Ketamine : A Multipurpose Agent with Broad Based Therapeutic Uses in Psychiatry and Anaesthesia - A Review

BA Bulbulia* and V M Chiman

Department of Anaesthesiology, Garden City Clinic, Johannesburg, South Arfica

*Corresponding Author:
Bulbulia BA
Department of Anaesthesiology
Garden City Clinic
Johannesburg
South Arfica
Tel: +250834173527
E-mail: [email protected]

Received Date: February 03, 2021; Accepted Date: February 17, 2021; Published Date: March 4, 2021

Citation: Bulbulia BA, Chiman MV (2021) A Multipurpose Agent with Broad Based Therapeutic Uses in Psychiatry and Anaesthesia. Int J Anesth Pain Med Vol.7 No.2:36.

 

Abstract

Ketamine's early popularity in general anaesthesia was due to its properties of analgesia, sedation and dissociative anaesthesia. Modern anaesthesia has evolved and newer agents have replaced ketamine and these are now used in everyday practice. Ketamine is used in pain management, procedural sedation, sedation in Intensive Care Units (ICUs) and depression.

Keywords

NMDA antagonist; Anti-depressant; Acute and chronic pain; Procedural sedation

Introduction

Ketamine was synthesized in 1962 and has since the 1970s been used in anaesthesia. It is associated with psychotomimetic side effects that include hallucinations, out of body experiences and nightmares. Other minor side effects are tachycardia, nausea, vomiting and a raised blood pressure. Newer intravenous anaesthetic agents like propofol and inhalational agents desflurane and sevoflurane with pharmacokinetics (absorption, metabolism and elimination) properties and pharmacodynamics (mode of action) more suited to the science of anaesthesia are now commonly use.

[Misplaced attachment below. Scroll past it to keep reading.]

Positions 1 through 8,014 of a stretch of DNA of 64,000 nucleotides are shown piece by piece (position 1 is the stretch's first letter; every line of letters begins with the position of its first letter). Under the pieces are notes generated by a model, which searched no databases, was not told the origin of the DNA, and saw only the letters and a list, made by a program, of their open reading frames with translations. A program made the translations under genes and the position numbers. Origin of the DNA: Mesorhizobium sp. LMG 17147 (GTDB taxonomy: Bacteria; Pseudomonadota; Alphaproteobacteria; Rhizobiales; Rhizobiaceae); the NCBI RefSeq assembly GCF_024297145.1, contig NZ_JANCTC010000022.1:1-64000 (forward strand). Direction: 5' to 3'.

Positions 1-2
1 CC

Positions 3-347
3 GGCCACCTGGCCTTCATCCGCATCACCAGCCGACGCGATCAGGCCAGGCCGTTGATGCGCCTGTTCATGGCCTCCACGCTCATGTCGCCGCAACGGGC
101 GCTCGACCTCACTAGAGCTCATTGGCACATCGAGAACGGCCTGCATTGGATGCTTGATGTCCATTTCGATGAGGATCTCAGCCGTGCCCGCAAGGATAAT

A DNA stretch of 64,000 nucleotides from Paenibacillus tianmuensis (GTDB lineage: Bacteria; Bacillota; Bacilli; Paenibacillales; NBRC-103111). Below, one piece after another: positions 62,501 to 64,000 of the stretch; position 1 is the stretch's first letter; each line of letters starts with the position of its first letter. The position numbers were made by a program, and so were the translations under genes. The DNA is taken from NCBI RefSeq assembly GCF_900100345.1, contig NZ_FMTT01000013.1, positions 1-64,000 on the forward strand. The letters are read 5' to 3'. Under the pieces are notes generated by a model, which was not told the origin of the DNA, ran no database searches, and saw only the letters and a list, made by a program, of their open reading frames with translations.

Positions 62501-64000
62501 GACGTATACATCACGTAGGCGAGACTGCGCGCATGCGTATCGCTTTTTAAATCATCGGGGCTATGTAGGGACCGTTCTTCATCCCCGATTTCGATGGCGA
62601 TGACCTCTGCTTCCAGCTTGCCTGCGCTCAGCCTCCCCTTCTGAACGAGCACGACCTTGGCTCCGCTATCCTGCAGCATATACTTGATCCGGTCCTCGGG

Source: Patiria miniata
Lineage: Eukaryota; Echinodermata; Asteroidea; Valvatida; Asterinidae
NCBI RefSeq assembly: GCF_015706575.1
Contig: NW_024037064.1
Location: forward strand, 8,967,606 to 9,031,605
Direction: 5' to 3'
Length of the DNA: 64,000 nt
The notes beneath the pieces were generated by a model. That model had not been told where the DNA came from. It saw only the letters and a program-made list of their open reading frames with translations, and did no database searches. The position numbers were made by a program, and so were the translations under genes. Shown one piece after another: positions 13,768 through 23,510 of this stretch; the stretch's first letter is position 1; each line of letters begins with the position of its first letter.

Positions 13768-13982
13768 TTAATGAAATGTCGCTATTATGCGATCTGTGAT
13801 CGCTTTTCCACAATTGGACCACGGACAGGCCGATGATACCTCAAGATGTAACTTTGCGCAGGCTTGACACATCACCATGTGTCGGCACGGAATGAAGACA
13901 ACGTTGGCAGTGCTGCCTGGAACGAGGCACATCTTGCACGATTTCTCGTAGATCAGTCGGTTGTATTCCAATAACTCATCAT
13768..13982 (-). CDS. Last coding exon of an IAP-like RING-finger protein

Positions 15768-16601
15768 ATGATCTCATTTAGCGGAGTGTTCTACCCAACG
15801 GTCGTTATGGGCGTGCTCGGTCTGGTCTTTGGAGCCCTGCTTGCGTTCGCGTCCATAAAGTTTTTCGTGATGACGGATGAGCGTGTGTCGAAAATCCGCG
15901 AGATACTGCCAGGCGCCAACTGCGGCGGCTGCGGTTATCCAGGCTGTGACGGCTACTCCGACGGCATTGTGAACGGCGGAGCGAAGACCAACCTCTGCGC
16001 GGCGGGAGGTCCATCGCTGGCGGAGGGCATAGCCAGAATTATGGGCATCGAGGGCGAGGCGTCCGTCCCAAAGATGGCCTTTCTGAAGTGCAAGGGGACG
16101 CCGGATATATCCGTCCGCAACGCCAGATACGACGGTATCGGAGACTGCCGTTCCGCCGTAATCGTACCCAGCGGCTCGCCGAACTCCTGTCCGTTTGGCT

Ketamine unique properties has sparked renewed interests. Its use has flourished in domains outside its traditional use as a broad and encompassing anaesthetic agent. This article aims to look at its role in psychiatry and anaesthesia. Ketamine is a mixture of an (r) and (s) enantiomer with the (r)-form having antidepressant effects [1] (Figure 1).

ketamine

Figure 1: Chemical structure of ketamine.

Ketamine and Depression

Depression and anxiety are common mental health illnesses globally. Traditional therapy incorporates the use of Selective Serotonin Reuptake Inhibitors (SSRI), Serotonin-Norepinephrine Reuptake Inhibitors (SNRI), anti- psychotic agents and mood stabilizers. Clinical studies suggest that a single sub-anaesthetic dose of ketamine has antidepressant effects and can reduce symptoms in patients with treatment resistant depression and bi-polar disorder [2].